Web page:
It will be a week before the eight women trying to earn the coveted U.S. Army Ranger tab find out if they move from the hills of Fort Benning to the mountains of North Georgia and the next step in the brutal leadership training process.
The current class of Ranger School — the first in its more than six-decade history to include women — started two weeks ago with 399 soldiers, including 19 women. It was pared down after four days of intense physical assessment to 192, including eight women. There are three more potential cuts between now and the June 19 graduation. Students can also fall out for medical reasons.
One of the factors determining who earns a tab is a peer evaluation system, a critical tool used to judge potential Rangers. It evaluates an individual Ranger student’s performance in comparison to the performance of peers within his or her squad.
“In the peer process, you learn about yourself, your buddy and everybody else,” said retired Command Sgt. Maj. Dennis L. Smith, who owns Uncommon Athlete Inc., a workout and training facility in nearby Columbus, Ga. “You know right off what somebody is thinking about you.”
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Smith, a Ranger, is more than familiar with the process because his final assignment in the Army was command sergeant major of the Airborne and Ranger Training Brigade.
Each student receives peer reviews three times during the course. Those reviews come at the end of the current Camp Darby phase, the Camp Merrill phase in the mountains and the Camp Rudder phase in the Florida swamps.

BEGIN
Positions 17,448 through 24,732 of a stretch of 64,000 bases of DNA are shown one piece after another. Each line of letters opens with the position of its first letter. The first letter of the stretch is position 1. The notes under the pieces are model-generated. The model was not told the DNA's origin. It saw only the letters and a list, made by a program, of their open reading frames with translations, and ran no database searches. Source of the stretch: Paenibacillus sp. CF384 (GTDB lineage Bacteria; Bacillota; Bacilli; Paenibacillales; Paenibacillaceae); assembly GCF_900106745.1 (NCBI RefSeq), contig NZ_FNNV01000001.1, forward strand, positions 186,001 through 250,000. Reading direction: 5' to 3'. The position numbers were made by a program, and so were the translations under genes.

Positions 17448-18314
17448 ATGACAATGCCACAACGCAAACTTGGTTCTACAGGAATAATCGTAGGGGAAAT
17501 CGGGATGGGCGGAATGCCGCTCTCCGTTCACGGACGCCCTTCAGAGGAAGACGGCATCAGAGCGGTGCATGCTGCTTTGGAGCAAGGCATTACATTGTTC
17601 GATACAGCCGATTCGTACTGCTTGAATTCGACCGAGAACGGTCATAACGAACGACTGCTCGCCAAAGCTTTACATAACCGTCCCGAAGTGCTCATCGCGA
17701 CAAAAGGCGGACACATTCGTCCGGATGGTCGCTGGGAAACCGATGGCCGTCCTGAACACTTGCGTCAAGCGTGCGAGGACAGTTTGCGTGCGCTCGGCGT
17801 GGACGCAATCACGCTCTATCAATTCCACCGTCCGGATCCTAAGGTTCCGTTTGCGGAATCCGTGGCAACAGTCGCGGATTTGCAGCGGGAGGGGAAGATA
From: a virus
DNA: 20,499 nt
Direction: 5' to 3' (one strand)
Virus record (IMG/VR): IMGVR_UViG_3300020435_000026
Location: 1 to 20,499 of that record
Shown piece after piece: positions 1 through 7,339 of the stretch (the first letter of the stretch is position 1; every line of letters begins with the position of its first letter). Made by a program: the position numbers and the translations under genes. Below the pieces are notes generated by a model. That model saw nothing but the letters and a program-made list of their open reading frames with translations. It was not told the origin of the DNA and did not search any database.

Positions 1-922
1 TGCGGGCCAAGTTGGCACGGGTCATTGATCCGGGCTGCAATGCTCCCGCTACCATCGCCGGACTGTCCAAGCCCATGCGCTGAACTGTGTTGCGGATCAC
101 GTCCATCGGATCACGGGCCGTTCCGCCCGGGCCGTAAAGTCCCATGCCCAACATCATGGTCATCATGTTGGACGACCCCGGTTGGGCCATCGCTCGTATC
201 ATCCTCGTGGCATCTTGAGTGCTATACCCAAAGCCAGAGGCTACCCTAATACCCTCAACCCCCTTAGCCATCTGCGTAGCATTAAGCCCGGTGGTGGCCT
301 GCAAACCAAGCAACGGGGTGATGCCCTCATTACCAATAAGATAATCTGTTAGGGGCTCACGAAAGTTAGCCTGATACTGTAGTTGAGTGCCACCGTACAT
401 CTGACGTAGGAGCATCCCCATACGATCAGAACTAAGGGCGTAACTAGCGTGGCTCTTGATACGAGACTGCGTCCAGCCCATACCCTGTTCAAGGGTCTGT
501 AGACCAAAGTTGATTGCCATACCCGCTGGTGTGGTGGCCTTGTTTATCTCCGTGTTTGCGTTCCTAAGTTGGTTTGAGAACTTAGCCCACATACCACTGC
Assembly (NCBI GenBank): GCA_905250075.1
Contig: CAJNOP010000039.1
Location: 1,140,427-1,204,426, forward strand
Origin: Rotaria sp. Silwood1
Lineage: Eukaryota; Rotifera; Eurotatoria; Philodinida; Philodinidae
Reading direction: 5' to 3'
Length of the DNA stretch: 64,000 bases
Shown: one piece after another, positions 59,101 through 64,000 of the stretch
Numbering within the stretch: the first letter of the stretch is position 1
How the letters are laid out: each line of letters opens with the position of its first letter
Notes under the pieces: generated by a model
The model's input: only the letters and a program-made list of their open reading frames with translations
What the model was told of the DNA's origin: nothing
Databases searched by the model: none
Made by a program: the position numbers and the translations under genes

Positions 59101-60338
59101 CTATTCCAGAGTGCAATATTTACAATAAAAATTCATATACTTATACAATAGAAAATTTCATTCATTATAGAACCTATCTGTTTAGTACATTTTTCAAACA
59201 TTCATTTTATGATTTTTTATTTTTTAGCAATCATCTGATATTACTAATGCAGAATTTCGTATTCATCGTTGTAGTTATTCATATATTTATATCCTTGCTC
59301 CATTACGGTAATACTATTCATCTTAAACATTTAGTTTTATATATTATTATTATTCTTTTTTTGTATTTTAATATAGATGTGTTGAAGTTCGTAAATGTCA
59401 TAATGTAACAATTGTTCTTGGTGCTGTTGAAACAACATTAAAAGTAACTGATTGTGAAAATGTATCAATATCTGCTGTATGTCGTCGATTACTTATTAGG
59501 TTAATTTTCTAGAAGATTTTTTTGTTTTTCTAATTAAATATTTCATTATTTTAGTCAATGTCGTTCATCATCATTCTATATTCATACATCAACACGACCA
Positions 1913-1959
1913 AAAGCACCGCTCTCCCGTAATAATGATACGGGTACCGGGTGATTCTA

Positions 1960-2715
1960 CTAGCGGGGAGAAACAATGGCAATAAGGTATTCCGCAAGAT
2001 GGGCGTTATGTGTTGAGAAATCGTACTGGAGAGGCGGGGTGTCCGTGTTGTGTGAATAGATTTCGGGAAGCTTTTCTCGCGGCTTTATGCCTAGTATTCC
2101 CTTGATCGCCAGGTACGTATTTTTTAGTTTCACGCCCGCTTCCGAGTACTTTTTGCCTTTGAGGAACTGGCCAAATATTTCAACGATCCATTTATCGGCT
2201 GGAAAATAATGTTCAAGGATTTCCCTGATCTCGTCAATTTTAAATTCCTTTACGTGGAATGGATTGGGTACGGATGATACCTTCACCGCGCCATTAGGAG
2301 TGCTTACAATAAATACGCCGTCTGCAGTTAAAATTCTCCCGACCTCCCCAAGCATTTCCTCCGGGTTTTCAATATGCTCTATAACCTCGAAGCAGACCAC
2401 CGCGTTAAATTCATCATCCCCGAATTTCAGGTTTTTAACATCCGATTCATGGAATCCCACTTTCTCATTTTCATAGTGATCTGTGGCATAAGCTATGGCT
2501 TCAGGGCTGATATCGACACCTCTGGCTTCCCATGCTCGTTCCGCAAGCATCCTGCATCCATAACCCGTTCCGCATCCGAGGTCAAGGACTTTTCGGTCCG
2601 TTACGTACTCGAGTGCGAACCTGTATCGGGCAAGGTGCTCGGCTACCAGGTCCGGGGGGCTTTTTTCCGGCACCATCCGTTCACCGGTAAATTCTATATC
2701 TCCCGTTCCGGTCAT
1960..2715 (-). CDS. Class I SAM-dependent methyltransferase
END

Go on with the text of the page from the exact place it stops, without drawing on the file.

Sgt. 1st Class Travis Pheanis has served as a Ranger instructor and is currently assigned to the Airborne and Ranger Training Brigade.
“As part of that process, they are asked two questions,” Pheanis said. “ ‘Would you go to combat with this person? Would you share a foxhole with this person?’ ”
The answers can sometimes be brutally honest, Pheanis said.
“I can tell you that you get some very truthful answers when they are tired and they are fed up with their fellow students,” Pheanis said.
“I have seen a student write that he would not send his worst enemy into combat with someone,” Smith said.
If a squad manipulates the peer process in any way in regard to women, it will be obvious, Smith said.
“It is going to come out,” he said. “It will be thrown out and that squad will be brought in and talked to. They will be told, ‘We know you tried to keep her or lose her’ – whatever it is. They will make sure there is no cheating and it is a fair process.”
When a soldier fails a peer evaluation in the first phase, the battalion commander determines whether the soldier should go forward. If allowed to move on to the next phase, the Ranger student is switched to a different platoon or company before beginning training at the next phase, according to the Airborne and Ranger Training Brigade.
If a student fails to complete one of the last three phases, he or she is eligible to re-enter the process at the point where they washed out.
“That student – if he or she happens to recycle – will get to read” the assessments, Pheanis said. “They will see the harshness that maybe their brethren gave to them.”
The questions are asked for a reason, said Col. David G. Fivecoat, commander of the Airborne and Ranger Training Brigade.